Leave a comment

Action is the Antidote to Anxiety

Financial planners can find themselves tangled up in their fears, which can limit any level of future success. As a professional development coach, I refer to this as the “teeter-totter effect,” where on one side sits anxiety and on the other sits results. It goes without saying that when results are up, anxiety is down and when results are down, anxiety is up.

So how does someone get off this ride? Well, action is the antidote to anxiety. Dale Carnegie is widely quoted as saying, “If you want to conquer fear, don’t sit home and think about it. Go out and get busy.”

There are many ways to take action. First, you have to make the decision that you are tired of feeling hopeless, helpless and/or fearful. Then you need to map out what action or change of focus you should be implementing. Create leverage for those actions or focus by writing down a reward or punishment that you would give yourself at the end of the day if you follow through (or not). Then, get going and do it whatever it is that you’ve concluded needs to be done.

You also need to be conscious that this process is ongoing and dynamic. You need to evaluate and tweak accordingly because as you move forward, what you’re doing now may not be what you need to be doing a few month’s down the pike.

Be Solid in Your Desire to Change

Change can be a frightening thing. The thought of the unknown can seem more terrifying than complacency. One of my financial planner clients was in need of change. Here is his story:

Aaron P. had over 40 years’ experience in the profession and was comfortable only working with his client base. He didn’t feel the need to prospect. However, as his clients aged, he faced the reality that his client base was shrinking and consequently, so was his income. One day he called me and declared that he knew he needed to prospect but after all this time, he didn’t know how. By letting himself get rusty, he had created a fear of rejection.

Take the time to determine your direction. In Aaron’s case, he needed to first conquer his fear of rejection by determining how valid that fear was. So, I asked him a series of questions until he came to the realization that any rejection that he might experience while prospecting was not personal. Rather, they were rejecting the value of his services. He needed a step-wise process so that he could ensure he was adequately explaining their value and his veteran industry knowledge. We mapped out what type of prospecting he would do, when he would do it, who he would call, what he would say and how he would handle objections.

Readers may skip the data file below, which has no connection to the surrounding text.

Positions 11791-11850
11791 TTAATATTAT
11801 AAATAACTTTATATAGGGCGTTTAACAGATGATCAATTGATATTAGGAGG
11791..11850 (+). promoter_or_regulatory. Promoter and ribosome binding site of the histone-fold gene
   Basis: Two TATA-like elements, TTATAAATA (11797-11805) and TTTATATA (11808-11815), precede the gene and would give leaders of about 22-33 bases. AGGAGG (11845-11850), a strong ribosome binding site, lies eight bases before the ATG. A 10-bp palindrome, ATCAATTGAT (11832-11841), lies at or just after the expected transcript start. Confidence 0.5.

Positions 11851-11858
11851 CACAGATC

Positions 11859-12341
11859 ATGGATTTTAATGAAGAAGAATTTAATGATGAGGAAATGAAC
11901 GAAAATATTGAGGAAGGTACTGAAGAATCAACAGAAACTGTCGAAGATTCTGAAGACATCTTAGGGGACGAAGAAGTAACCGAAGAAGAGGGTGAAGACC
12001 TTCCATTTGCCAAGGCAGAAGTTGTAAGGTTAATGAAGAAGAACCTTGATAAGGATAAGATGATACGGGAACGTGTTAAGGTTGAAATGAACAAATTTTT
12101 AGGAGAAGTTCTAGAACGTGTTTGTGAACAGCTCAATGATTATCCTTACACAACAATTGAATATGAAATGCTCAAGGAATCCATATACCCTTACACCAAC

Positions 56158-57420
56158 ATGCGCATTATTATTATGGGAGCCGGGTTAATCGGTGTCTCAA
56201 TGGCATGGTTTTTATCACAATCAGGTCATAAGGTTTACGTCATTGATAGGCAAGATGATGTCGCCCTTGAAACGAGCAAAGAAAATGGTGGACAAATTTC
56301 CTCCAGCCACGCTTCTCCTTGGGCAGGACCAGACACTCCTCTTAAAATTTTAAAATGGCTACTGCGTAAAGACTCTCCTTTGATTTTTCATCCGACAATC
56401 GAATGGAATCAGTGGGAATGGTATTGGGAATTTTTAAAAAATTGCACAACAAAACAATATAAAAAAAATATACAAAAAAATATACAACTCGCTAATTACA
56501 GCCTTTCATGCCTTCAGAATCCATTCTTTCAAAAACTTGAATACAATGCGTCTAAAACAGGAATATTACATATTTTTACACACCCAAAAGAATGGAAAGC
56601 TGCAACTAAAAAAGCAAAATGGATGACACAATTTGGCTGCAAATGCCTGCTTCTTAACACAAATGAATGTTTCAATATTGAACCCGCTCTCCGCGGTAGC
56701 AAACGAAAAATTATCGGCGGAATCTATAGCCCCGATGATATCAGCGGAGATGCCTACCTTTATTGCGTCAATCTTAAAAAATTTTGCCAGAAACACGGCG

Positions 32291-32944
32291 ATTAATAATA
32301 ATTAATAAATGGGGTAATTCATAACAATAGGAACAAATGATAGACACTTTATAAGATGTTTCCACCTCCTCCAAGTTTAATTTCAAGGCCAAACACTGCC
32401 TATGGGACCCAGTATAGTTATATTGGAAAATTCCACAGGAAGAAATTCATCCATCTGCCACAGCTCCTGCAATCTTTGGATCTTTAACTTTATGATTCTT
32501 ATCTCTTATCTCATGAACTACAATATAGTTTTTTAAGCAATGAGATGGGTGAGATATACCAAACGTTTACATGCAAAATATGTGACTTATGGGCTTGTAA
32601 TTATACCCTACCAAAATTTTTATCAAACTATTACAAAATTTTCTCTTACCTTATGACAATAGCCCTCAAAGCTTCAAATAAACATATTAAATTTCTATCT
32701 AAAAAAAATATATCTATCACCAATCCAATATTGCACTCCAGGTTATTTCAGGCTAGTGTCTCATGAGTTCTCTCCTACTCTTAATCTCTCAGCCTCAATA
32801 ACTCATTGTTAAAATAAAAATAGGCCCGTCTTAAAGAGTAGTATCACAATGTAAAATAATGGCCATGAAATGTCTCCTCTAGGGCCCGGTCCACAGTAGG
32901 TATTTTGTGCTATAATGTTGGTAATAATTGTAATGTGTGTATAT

To create habits, you must create leverage. Like Aaron, once you have a plan, you must have a strong enough reason why you need to follow it in order to get motivated, create momentum and have it become part of your protocol. In other words, you need leverage.

Aaron had plenty of reasons why he should prospect, his client base and income were shrinking. However, in order to pick up the phone and make that first prospecting call, he needed to have a reward to strive for or a punishment to avoid. Make those items meaningful enough and ensure they speak to what you would like to work for (or against).

Consistent action requires commitment. Once you have decided to make change happen, determined your direction and created leverage and accountability, you need to be consistent.

Aaron did just that. Within weeks he was filling up his pipeline again. When I asked him what he thought about his prospecting system, he said he wished he would have started sooner.

Why A Well-Thought-Out Action Plan Works